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Without Us

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Mon fils

Like our own son.

Never in his life had anyone called him ‘son.’ Well, a priest, yes, or perhaps an older person looking to belittle him. But not in that way. The way that meant he belonged. That he was loved. Bonded, forever. To them.

Despite everything, despite the crippling fatigue from the harrowing days on the road, he couldn't help a smile from breaking as he knelt by the stream to drink in the morning light. He could remember every syllable. The exact way Milord had looked down at him. The weight of the massive hand as it cupped his cheek. I love you like a son. The way Milady’s fingertips felt against his scalp as she held him tight against her, her cheek pressed hard against his head. Our own son.

He looked around the clearing. He desperately needed to find a place to hide himself and get some rest, for the sun was almost up. It wasn’t safe to ride in broad daylight; he couldn’t risk being stopped or having his person searched. There was an outcropping of rock at the far edge of the clearing. Perhaps there would be a cave or shaded spot there where he and the horse could stay hidden until nightfall. 

He cupped his hands and drank deeply once more, trying to to erase the pungent taste of the juniper berries he’d gathered and forced himself to eat slowly, though he was ravenous. They were the first sustenance he’d had since the bannock two days ago, given by a kindly itinerant priest. Milady would be pleased, he supposed, that he was eating plants. Good for your teeth, she would have said. At this moment, though, he’d have given every last one of his teeth for a loaf of bread, or even just a slice.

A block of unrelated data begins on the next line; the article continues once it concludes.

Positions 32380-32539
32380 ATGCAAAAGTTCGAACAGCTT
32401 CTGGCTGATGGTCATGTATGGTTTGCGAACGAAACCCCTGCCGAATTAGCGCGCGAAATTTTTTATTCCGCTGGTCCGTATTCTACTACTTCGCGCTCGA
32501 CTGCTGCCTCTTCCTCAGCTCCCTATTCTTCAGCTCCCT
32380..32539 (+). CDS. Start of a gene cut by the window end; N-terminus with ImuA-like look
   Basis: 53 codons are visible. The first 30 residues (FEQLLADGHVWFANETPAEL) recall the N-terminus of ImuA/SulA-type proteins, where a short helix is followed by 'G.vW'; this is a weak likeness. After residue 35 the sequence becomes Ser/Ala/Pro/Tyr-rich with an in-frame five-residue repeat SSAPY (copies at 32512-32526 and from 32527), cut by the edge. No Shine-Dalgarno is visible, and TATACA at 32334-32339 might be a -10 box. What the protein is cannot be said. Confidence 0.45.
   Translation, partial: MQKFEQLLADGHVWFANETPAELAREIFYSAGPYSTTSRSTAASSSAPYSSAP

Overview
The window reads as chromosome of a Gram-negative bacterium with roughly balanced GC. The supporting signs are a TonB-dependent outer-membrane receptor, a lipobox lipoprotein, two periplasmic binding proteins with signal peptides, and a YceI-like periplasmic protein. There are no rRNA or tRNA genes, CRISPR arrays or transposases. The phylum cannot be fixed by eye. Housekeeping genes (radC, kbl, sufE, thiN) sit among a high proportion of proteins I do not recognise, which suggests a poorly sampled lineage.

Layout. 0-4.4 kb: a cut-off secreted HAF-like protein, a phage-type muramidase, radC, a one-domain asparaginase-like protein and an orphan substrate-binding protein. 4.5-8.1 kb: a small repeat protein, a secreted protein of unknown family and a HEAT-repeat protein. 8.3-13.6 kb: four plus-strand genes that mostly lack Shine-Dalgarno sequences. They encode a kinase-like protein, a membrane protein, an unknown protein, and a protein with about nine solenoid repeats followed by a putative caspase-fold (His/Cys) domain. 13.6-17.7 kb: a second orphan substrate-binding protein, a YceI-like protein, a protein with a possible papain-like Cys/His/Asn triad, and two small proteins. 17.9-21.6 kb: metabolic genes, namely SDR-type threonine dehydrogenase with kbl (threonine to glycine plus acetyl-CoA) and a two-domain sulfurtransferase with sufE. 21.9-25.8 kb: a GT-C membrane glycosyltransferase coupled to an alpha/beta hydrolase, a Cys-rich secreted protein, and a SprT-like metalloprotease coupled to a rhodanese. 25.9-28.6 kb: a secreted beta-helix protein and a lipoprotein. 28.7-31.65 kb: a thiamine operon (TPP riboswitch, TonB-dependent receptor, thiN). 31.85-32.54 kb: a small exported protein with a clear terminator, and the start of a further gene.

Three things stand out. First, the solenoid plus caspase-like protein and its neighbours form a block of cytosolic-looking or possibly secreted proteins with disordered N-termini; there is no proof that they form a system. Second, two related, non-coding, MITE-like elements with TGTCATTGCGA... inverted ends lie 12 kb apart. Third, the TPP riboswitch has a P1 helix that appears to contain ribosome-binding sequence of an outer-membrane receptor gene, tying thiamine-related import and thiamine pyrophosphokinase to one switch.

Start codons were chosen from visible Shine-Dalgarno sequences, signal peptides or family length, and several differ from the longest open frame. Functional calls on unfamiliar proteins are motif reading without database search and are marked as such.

Suddenly, a short distance away, the horse raised its snout sharply from the stream and snorted. Fergus froze. He heard the voices, too; English by their accents. Soldiers, then? Close, and coming nearer. He could hear their crashing footsteps in the undergrowth across the stream, moving fast. He felt the deed crinkle under his knitted vest as he stiffened.

It is worth more than my life. Or yours.

There wasn’t time to hide the horse. He dove under the juniper boughs and pressed himself against the nearest trunk. His mind raced. He couldn't be more than ten miles from Lallybroch. Had the soldiers been raiding there? Would Rabbie and Jamie and the others be alright? Would he be alright, if the soldiers found him? He gripped the handle of the dirk Milord had pressed into his hand.

You're a soldier now.

Fergus swallowed. He had killed an English soldier at Prestonpans. He could do it again. For Milord. He closed his eyes and waited, blade ready.

“Oy, there’s a horse here!” came one voice, definitely English.

The sound of feet sloshing across the shallow stream. Only two people, it sounded like. Deserters, then?

Another voice, startlingly close. “Fair starved, it looks. It’s saddled and bridled, though. Somebody’s close about.” Leaves crunched close at hand. 

Not daring to breathe, Fergus tightened his grip and opened his eyes to peer through the boughs.

//You're not what I ordered//

He gasped (the sound so loud to his own ears that he jumped) and squeezed his eyes shut again, as tight as they would go. It didn’t work. The image of the red coat was burned into his vision.

//But you’ll do//

No…. Please….

//But you’ll do//

He pressed his hands to his ears and cowered against the trunk, curling his knees up to his chest.


//But you’ll do//


//But you’ll do//

Come here, she crooned in his ear. It’s alright.